I have already written about smoking and drinking, but realized that there are several facts about alcohol—potentially helpful to writers—that I omitted heretofore. Other factors are so crucial to reality that I’ve repeated them here.
How much is too much?
When writing realistic drinking scenes, be aware of factors that affect the effects of alcohol. You probably know that eating—particularly fatty foods—slows the metabolism of alcohol and thus one gets high faster on an empty stomach. (I once read that ancient Romans drank straight olive oil to increase their tolerance before big feasts. Just saying.) You may also know that people who drink regularly and heavily have a higher tolerance. But regardless of anything else—as these two charts show—weight and gender are huge factors in alcohol effects.
Causes of gender differences: Besides weighing more in general, the male body tends to have more water to dilute alcohol. Also, women have significantly less of the enzyme that breaks down alcohol in the stomach.
Bottom line: Even when controlling for weight, women get drunk faster and stay drunk longer than men.
How long does alcohol stay in your system?
A normal, healthy liver can process approximately one drink per hour. To put it another way, one drink of alcohol stays in your blood approximately one hour. More than that, and it takes proportionately longer to get clear.
Alcohol stays in your urine about 80 hours.
Alcohol stays in your hair follicles approximately three months.
Alcohol can be detected on the breath as long as there is alcohol in the system. E.g., with a blood alcohol of .20, that would be approximately 13 hours.
Using the EtG test, one beer was detectable 16 hours later; six shots of vodka taken in 3 hours was detectable 54 hours later. Important note: this is the most sensitive test to detect whether a person has had alcohol. It does not detect drunkenness, which can have passed off during the intervening hours.
So, consider those factors when your are writing about alcohol testing, e.g. for a job application or entrance into a treatment program.
How long does it take to sober up?
Short answer: it depends on how much you’ve had to drink. (See above.) In many states, a blood alcohol concentration (BAC) of .10 means that 1% of your bloodstream is alcohol—and therefore drunk. Writers: Be sure to confirm the level for legally drunk in the locale of your story.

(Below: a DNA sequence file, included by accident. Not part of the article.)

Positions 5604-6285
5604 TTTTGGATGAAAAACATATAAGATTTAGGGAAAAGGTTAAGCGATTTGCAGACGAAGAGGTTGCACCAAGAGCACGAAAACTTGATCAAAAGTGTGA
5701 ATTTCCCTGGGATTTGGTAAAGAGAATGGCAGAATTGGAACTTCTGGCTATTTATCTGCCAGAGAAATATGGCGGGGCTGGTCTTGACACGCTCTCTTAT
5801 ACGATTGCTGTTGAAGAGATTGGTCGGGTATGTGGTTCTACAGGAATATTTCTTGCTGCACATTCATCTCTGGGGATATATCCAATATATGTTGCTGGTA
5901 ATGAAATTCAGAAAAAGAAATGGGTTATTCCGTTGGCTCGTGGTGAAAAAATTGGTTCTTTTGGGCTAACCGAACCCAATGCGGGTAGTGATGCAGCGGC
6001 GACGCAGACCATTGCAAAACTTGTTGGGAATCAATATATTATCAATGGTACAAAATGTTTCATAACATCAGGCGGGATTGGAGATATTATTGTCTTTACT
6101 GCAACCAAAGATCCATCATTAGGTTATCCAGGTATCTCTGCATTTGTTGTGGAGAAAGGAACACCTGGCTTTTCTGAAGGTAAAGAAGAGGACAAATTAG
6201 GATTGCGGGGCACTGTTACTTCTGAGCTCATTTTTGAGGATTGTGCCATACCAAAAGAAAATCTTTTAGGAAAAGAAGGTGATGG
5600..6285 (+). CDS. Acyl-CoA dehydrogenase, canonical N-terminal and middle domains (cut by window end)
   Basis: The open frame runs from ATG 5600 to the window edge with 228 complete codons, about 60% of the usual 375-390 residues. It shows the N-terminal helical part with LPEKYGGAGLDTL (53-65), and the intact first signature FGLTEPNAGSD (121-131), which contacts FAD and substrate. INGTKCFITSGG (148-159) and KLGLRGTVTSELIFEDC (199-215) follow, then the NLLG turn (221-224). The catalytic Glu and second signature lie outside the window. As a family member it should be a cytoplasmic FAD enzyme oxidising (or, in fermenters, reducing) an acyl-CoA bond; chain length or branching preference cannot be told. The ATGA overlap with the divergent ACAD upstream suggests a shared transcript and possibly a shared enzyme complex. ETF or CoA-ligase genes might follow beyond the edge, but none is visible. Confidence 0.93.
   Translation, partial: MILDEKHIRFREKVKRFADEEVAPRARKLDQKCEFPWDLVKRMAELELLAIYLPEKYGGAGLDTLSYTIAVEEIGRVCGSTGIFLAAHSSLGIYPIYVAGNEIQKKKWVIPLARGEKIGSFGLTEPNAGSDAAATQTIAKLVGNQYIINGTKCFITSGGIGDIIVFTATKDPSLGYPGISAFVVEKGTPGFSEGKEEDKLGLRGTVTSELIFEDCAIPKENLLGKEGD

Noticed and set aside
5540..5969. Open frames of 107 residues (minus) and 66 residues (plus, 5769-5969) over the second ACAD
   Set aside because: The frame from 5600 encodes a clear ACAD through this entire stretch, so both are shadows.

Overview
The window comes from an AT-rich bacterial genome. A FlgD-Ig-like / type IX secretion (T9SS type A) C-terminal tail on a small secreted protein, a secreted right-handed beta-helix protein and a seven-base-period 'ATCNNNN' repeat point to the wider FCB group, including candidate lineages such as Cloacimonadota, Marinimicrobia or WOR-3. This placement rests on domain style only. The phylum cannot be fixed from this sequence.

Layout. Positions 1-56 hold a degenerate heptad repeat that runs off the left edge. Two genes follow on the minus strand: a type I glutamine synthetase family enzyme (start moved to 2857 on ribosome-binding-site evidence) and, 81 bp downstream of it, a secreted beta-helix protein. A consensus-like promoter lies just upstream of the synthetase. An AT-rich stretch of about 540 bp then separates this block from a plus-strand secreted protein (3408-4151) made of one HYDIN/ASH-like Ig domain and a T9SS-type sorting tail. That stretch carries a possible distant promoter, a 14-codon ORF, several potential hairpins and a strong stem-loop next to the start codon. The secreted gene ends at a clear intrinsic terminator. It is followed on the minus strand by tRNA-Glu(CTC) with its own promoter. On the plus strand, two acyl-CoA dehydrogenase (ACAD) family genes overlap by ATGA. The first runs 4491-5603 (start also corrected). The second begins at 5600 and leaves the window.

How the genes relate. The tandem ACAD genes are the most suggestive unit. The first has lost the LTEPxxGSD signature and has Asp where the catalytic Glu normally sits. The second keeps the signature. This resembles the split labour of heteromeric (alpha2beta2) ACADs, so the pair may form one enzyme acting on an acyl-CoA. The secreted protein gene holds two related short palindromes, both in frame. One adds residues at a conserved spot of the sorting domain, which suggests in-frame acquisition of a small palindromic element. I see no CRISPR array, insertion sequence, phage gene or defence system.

More technical answer: most alcohol metabolism depends on the liver, which takes one hour to metabolize 1.0 to 1.5 ounces of alcohol (depending on study cited). If one ounce of alcohol produces a blood alcohol concentration of .015 will have no alcohol in his/her system after 10 hours. The healthy, average liver metabolizes alcohol at a constant rate.
Ramping up the problems
One sure way to do this is to write a character with other health problems that require medication. (See list above.)
Given the frequency of use for pain, over-the-counter NSAIDS (non-steroidal anti-inflamatory drugs) deserve special mention. According to my reading, Tylenol is the worst because it can cause severe liver damage from regular doses that are taken when drinking alcohol daily. Others are more likely to cause internal bleeding, ulcers, etc., which (in my opinion) would be likely to be detected sooner.
Conveying drinking problems without labeling them
You can find many self-tests online that would give you thoughts and/or worries for your character. Answers to the four questions on the CAGE assessment identifies 9 out of 10 alcoholics! Other resources include the MAST Alcohol Assessment Quiz, which comes in various lengths, and the 10-multiple-choice-question AUDIT Alcohol Assessment Quiz.
If the drinker is the POV character, these might be private concerns. If not, perhaps the character talks about these concerns with others.
Realistically, which characters are most likely to be problem drinkers?
Bottom line: I’ve tried to provide helpful info for realistic writing. Did I succeed?